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Individuals with scotomas in the center of their visual fields usually read much more slowly than visually impaired individuals without central scotomas. This study determines the extent to which inefficient eye movements could account for this difference. Using a technique described previously [Rubin and Turano (1992) Vision Research, 32, 895-902] text was(More)
To assess the limitation on reading speed imposed by saccadic eye movements, we measured reading speed in 13 normally-sighted observers using two modes of text presentations: PAGE text which presents an entire passage conventionally in static, paragraph format, and rapid serial visual presentation (RSVP) which presents text sequentially, one word at a time(More)
The aim of this study was to test the hypothesis that an extra-retinal signal combines with retinal velocity in a linear manner as described by existing models to determine perceived velocity. To do so, we utilized a method that allowed the determination of the relative contributions of the retinal-velocity and the extra-retinal signals for the perception(More)
We evaluated the hypothesis that smooth pursuit eye movements affect speed discrimination thresholds of distal stimuli because they alter the retinal image speed. Subjects judged speed differences of sine-wave gratings while they simultaneously pursued a superimposed moving bar. Speed discrimination thresholds were measured, under conditions of controlled(More)
Visual motion processes were studied with luminance- and contrast-modulated gratings. A sine-wave luminance grating was displaced abruptly back and forth by 3/16 cycle. The display sequence is ambiguous in that each 3/16-cycle phase shift (short-path motion) could just as readily be seen as a 13/16-cycle shift (long-path motion) in the opposite direction.(More)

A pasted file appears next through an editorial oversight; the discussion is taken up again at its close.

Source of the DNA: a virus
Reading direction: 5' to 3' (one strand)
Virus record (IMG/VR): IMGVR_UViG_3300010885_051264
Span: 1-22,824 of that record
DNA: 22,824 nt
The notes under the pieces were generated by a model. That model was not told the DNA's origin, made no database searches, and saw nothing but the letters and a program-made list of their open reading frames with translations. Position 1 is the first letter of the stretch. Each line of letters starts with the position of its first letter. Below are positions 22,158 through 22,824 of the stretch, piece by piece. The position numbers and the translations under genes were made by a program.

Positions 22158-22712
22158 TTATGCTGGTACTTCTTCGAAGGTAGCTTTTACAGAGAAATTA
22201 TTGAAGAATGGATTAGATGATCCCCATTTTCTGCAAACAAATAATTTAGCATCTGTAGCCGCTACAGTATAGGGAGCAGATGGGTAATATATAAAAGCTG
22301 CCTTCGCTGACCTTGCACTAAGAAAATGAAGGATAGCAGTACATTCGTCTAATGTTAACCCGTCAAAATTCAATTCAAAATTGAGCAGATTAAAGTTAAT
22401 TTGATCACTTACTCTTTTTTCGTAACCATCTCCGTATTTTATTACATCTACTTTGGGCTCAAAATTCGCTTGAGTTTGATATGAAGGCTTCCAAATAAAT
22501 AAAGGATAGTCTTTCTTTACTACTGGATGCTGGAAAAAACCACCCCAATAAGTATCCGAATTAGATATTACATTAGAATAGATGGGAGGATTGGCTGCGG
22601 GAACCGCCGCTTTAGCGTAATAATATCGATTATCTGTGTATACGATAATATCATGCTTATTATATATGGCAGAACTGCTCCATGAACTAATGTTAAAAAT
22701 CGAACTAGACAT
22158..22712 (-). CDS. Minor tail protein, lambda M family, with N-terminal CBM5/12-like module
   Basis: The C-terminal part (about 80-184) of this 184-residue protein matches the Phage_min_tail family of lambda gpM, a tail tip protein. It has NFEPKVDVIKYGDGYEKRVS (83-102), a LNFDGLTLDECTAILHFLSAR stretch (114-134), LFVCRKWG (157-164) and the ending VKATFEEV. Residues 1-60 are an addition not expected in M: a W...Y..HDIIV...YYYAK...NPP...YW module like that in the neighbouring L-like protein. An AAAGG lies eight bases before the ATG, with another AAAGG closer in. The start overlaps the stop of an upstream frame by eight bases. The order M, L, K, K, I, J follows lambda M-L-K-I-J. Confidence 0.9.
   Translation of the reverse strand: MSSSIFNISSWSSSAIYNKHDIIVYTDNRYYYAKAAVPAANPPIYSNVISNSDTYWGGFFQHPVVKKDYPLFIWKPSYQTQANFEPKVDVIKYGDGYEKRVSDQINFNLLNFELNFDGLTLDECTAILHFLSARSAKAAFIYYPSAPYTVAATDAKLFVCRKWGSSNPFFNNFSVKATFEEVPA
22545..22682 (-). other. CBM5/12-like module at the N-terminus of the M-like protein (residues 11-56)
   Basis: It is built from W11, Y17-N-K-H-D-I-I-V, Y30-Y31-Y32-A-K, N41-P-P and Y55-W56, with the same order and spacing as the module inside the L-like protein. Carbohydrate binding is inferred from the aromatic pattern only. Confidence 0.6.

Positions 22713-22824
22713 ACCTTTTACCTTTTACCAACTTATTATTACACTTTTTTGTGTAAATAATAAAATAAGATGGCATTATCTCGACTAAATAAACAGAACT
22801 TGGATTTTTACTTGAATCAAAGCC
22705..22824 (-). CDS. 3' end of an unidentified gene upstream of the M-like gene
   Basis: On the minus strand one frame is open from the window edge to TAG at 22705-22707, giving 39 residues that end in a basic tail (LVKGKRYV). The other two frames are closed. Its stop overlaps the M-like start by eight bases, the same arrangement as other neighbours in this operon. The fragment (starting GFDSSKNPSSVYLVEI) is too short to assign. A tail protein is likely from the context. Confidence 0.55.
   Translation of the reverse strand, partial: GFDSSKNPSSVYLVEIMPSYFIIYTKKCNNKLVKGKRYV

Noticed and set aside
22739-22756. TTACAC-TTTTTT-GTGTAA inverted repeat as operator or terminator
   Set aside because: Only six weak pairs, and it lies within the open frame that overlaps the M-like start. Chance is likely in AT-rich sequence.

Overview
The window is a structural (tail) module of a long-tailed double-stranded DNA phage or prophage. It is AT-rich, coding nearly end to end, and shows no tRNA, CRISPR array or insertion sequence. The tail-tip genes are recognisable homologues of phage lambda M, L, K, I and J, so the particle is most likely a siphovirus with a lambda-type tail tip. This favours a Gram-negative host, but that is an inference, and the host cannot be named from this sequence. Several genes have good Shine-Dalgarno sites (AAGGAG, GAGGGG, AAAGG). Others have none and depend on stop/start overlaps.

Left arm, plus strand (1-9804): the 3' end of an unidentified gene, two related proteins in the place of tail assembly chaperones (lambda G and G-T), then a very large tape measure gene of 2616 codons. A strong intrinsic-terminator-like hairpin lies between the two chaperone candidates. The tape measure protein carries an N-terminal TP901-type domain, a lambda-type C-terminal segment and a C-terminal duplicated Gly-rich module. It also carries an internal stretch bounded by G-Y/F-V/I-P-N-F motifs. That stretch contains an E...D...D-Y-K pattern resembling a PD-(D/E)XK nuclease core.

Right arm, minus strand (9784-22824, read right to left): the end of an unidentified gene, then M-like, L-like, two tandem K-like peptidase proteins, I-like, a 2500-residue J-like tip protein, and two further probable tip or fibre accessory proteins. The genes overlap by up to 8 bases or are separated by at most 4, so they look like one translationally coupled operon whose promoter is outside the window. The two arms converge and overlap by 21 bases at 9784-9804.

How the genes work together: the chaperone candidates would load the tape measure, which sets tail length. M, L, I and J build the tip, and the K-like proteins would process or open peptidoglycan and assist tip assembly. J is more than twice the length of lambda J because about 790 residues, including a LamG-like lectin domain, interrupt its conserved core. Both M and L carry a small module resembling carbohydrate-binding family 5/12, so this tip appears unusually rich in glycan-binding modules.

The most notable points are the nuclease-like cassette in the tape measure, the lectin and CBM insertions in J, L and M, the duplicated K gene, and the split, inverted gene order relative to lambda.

Contrast energy thresholds were measured for discriminating the direction of a drifting sinusoidal grating multiplied by an independently drifting space-time Gaussian (a generalized Gabor). We argue that the stimulus with the lowest contrast energy threshold identifies the receptive field of the most efficient linear motion filter. This optimal motion(More)
OBJECTIVE To determine the association between performance on selected tasks of everyday life and impairment in visual acuity and contrast sensitivity. METHODS Visual acuity and contrast sensitivity were obtained on a population-based sample of 2520 older African American and white subjects. Performance was assessed on mobility, daily activities with a(More)
Laboratory-based models of oculomotor strategy that differ in the amount and type of top-down information were evaluated against a baseline case of random scanning for predicting the gaze patterns of subjects performing a real-world activity--walking to a target. Images of four subjects' eyes and field of view were simultaneously recorded as they performed(More)
Eye movements add a constant displacement to the visual scene, altering the retinal-image velocity. Therefore, in order to recover the real world motion, eye-movement effects must be compensated. If full compensation occurs, the perceived speed of a moving object should be the same regardless of whether the eye is stationary or moving. Using a pursue-fixate(More)
Minimum displacement thresholds, or dmin, were measured in 29 subjects with retinitis pigmentosa (RP) and 10 subjects with normal vision. The results showed that RP can affect an observer's ability to judge the correct direction of motion in a random-dot pattern. The majority of RP subjects had elevated dmin. They required a larger displacement to perceive(More)